At the same time, vaccinations continue to increase. As of Friday, more than 352,000 Maine residents had received their first dose of vaccine – more than 26 percent of the state’s 1.3 million population, with nearly 16 percent being fully vaccinated. To date, about 64 percent of Maine people 60 or older have received at least one dose of COVID-19 vaccine, with 35 percent completing the vaccine series.

“With nearly two out of every three Maine residents age 60 and older now protected with at least one dose of vaccine, we’re prepared to open up appointments to even more Maine people,” said Jeanne Lambrew, commissioner of the Maine Department of Health and Human Services.

Lambrew said the new eligibility guidelines will make vaccines available to about 165,000 Mainers in their 50s – about 32,000 people in that category have already been vaccinated under previous eligibility categories, such as health care workers – and about 554,000 Mainers ages 16 to 49.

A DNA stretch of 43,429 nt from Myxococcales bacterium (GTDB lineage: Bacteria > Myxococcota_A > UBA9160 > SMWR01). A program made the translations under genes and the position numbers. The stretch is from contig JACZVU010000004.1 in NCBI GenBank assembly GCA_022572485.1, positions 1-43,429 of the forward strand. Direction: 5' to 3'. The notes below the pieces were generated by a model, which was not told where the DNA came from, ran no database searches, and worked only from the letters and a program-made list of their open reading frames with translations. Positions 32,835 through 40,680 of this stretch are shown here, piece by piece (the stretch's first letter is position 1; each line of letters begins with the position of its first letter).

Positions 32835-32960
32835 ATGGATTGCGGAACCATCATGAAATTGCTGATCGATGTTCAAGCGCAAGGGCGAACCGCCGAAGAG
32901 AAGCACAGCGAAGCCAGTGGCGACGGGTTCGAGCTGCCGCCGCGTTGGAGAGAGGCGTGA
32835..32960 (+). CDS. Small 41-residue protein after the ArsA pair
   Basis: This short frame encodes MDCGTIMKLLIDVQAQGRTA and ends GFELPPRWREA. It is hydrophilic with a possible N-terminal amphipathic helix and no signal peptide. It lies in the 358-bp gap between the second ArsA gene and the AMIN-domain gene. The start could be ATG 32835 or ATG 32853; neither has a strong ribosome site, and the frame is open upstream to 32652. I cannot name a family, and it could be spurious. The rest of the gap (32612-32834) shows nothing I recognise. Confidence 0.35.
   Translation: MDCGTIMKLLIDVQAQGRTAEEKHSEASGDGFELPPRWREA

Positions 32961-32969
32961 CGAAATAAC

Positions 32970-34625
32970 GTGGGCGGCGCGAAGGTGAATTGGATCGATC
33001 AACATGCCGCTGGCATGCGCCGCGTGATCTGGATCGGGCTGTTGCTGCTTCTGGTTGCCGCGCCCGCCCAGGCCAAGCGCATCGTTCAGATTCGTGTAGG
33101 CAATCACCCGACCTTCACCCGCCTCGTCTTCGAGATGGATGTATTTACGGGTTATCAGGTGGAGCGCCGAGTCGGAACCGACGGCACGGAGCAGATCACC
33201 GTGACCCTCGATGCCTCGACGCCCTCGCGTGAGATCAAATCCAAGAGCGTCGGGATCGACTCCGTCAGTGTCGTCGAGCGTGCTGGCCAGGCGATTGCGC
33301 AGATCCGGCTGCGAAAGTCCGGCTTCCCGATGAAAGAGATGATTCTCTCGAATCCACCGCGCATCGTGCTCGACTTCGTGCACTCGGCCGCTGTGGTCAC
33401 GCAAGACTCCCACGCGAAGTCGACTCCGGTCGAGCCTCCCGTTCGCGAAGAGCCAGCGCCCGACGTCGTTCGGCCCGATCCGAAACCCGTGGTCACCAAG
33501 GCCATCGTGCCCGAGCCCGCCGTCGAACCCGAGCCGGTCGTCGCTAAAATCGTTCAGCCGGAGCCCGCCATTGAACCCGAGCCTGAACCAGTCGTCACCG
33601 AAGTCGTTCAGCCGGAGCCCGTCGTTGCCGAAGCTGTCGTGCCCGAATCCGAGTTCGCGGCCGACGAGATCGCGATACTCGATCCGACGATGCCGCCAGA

Maine is following other states, including New Hampshire, Vermont and Connecticut, that have announced similar changes since the Biden administration announced last week that it plans to deliver enough vaccine to make all Americans eligible by May 1, Lambrew said.

“As more vaccine becomes available in the coming days and weeks, we’ll continue to work with our valued partners throughout the state to match eligible Maine people, particularly those who are at high risk, with those doses and move Maine closer to recovery.”

Lambrew and Shah said the state will continue efforts to expand vaccine access by adding inoculation sites and increasing capacity at existing clinics. They also cautioned people to continue to be patient as vaccine providers update their scheduling systems and the state continues to develop its own scheduling system.

Meanwhile, some vaccination clinics have noted many unfilled appointments.